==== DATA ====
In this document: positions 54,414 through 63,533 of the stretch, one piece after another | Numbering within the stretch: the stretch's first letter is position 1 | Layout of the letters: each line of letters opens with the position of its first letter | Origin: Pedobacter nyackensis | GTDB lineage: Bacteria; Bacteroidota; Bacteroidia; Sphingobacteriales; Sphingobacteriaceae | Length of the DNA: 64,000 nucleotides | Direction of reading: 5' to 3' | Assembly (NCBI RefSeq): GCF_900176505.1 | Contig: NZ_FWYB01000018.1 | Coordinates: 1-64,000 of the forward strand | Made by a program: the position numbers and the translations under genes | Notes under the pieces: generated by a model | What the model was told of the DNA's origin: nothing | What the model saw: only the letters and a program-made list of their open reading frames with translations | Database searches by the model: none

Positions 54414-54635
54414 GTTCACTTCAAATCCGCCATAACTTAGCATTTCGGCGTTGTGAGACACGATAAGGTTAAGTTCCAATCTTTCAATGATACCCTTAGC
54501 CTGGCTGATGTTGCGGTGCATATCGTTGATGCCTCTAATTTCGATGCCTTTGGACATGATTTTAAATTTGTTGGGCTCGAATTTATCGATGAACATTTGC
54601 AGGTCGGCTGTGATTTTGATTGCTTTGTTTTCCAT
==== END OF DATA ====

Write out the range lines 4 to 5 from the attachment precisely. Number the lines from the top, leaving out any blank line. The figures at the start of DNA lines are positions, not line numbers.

54501 CTGGCTGATGTTGCGGTGCATATCGTTGATGCCTCTAATTTCGATGCCTTTGGACATGATTTTAAATTTGTTGGGCTCGAATTTATCGATGAACATTTGC
54601 AGGTCGGCTGTGATTTTGATTGCTTTGTTTTCCAT